A new team of modders has been able to install Android on Hewlett-Packard's discontinued TouchPad tablet, getting the device's Wi-Fi, sound and accelerometer working correctly in the ported operating system and demonstrating that applications from the Android Marketplace can be downloaded and installed.
Team Cyanogen, which creates aftermarket firmware for smartphones, said on the RootzWiki discussion page that its primary motivation behind the project was to create a properly working Android port that could be dual-booted alongside other operating systems such as webOS. It is first focusing on Android's Gingerbread build and plans to move to the Ice Cream Sandwich flavour once it is released.
In addition to the TouchPad's Wi-Fi, sound and accelerometer, the team has already been able to get its USB host-mode, multi-touch and graphics acceleration working. In a recent proof-of-concept video, the team demonstrated the tablet connecting to a Wi-Fi access point, downloaded Angry Birds Rio from the Android Market and playing a game, rotated the screen to test the accelerometer, and played a game of Labyrinth Lite to show the accelerometer's sensitivity.
The team also ran through some tests to see what the performance of the tablet was like. It turned out to be a little lower than they would have hoped, due to the device running only on one of its two cores and an application taking up 50 per cent of its processing power.
Not all hardware features are functioning yet, with the team trying to get the TouchPad's Bluetooth, gyroscope, compass and camera working. Additionally, there is no battery reporting feature and the YouTube application from the Android Marketplace isn't working. However, users can navigate to YouTube from the built-in browser as a workaround.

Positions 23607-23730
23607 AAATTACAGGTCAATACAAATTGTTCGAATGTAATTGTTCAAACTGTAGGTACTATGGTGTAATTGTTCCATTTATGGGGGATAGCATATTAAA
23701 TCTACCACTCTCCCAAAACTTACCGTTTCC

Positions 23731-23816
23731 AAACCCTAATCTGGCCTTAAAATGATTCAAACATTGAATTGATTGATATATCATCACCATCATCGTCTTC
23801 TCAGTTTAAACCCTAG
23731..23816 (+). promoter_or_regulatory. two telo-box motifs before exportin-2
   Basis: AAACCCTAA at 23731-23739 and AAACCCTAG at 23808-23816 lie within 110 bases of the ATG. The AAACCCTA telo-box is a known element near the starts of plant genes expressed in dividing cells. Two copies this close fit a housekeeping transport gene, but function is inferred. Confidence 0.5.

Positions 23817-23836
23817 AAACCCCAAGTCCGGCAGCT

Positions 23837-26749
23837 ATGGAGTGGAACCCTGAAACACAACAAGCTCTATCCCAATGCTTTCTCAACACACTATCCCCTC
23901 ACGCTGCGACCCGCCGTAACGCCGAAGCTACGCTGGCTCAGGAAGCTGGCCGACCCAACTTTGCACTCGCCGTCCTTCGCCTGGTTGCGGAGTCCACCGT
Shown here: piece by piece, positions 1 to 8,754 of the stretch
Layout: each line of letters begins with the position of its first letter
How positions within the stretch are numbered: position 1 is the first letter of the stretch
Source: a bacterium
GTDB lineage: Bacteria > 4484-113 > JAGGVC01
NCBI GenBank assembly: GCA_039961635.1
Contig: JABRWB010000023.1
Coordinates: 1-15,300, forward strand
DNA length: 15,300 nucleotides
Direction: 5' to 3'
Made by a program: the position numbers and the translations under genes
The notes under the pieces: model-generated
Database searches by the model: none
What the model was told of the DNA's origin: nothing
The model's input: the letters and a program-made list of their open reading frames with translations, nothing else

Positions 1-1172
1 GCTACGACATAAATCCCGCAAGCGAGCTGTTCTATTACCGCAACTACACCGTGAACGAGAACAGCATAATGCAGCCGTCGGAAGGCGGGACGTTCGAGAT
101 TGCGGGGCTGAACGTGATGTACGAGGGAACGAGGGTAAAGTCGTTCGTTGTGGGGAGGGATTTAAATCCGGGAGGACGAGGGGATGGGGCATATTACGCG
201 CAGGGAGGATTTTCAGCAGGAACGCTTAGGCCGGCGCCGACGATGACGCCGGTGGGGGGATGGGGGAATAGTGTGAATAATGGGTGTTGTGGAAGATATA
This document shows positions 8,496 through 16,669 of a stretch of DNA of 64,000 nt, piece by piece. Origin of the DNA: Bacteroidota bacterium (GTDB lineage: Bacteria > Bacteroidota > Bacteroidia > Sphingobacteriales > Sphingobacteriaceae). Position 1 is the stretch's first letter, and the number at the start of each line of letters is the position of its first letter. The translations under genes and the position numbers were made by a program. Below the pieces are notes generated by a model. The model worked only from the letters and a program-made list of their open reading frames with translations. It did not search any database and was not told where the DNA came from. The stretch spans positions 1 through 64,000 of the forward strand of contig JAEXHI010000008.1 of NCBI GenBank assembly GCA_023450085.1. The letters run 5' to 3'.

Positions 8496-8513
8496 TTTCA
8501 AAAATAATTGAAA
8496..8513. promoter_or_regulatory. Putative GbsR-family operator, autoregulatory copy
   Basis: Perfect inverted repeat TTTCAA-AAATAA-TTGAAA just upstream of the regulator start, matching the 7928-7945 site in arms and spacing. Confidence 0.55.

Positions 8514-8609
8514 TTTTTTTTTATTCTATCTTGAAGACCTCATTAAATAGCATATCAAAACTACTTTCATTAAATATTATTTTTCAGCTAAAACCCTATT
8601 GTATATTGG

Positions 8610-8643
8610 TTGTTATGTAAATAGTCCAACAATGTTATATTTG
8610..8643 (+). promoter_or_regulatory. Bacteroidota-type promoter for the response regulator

The team said it wasn't financially motivated, stating that it would donate any "bounty" it received to a charity. Yet, it wasn't sure when the project would be complete since it couldn't predict any future complexities and, because of that, its number one rule was that it would not respond to queries about timelines.
The mod follows a similar effort by another group of modders, called Touchdroid, that had the same aim of porting Android to the TouchPad. Touchdroid disbanded following accusations that the team had stolen Cyanogen's code to get the multi-touch functionality working.
In chat logs leaked on Pastebin, one of the members of Touchdroid wrote, "Well, I'm not going to say [how], but we got CM's TouchPad code ... now it's a matter of getting it [to] work then re-coding it to look no like the same code so we can release". Cyanogen's earlier videos also make a mention to the theft of code.
The move to put Android on HP's tablet comes after the company announced that it would discontinue webOS-powered devices, and retailers in the US, Canada and Australia sold the devices at discounted prices. Australian retailer Harvey Norman sold most of its stock in one afternoon after discounting the device to just under $100.